December 14 FOMC meeting – surprises are unlikely
This post is a guest contribution by Asha Bangalore, vice president and economist at The Northern Trust Company.
The last FOMC meeting for 2010 is likely to end without any surprises. The Fed is expected to maintain the current band (0%-25%) for the federal funds rate. There has been significant criticism about the $600 billion purchase of Treasury securities to provide an extra lift to economic activity and bring about a lower unemployment rate. The Fed projected lower interest rates and a depreciation of the dollar as a result of the second round of purchases of securities, termed as QE2. However, yields have risen since the announcement of QE2 on November 3. The 10-year Treasury note yield closed at 3.32% on December 10, the highest since June 10, 2010 (see Chart 1). Mortgage rates have risen close to 40bps since November 3 (see Chart 1).
The trade weighted dollar has moved up 2.3% to 100.4 since the November 3 FOMC meeting (see Chart 2). In recent days, interest rates and the value of the dollar have shown gains that are contrary to expectations. The unanticipated turn of events is the main reason for a likely spirited debate about QE2 and its ramifications.
There are significant changes in economic conditions to consider when assessing the nature of the market response in recent weeks. The tone of recent economic reports is more bullish compared with data published in April-October months. The new tax deal being considered in Congress is a large fiscal stimulus package which should raise spending in the economy. A larger deficit than previously envisioned entails an increase in the supply of securities. Each of these factors has played a role in modifying the bond market’s view of future economic conditions. These bullish expectations about the economy are also reflected in the higher inflation expectations and higher real yields (see Chart 3). Markets tend to overshoot and a further revision is possible if economic data are soft in the weeks ahead. We will be tracking labor market conditions closely to ascertain the possibility of a change in current Fed policy. For now, the FOMC is likely to depict the current run up in interest rates as transitory and rule out considerations of reversing the QE2 program in the near term.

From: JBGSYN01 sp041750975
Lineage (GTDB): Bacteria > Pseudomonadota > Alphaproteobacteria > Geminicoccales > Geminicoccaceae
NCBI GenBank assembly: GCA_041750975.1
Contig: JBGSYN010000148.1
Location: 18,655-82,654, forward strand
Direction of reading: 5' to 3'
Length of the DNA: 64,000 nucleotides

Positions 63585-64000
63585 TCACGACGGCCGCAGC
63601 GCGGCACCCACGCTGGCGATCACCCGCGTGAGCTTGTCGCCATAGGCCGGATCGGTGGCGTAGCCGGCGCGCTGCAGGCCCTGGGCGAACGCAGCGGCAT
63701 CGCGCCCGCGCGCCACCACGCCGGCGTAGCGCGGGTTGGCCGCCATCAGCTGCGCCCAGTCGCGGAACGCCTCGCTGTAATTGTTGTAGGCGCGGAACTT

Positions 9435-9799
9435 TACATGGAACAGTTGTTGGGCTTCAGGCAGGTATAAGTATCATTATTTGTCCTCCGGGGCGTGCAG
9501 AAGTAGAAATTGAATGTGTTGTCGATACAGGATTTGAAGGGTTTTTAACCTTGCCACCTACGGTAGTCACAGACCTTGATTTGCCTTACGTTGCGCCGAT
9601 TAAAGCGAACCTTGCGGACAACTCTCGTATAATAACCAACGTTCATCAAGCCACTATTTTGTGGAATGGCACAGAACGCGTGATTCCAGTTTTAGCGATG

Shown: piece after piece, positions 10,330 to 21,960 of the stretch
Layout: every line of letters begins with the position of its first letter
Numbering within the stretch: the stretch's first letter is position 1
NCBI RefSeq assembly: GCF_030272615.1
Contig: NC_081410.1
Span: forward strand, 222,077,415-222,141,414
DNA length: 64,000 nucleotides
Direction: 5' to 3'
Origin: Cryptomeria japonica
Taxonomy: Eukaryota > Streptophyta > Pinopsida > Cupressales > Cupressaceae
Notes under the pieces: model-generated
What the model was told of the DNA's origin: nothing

Source: Asha Bangalore, Northern Trust – Daily Global Commentary, December 13, 2010.
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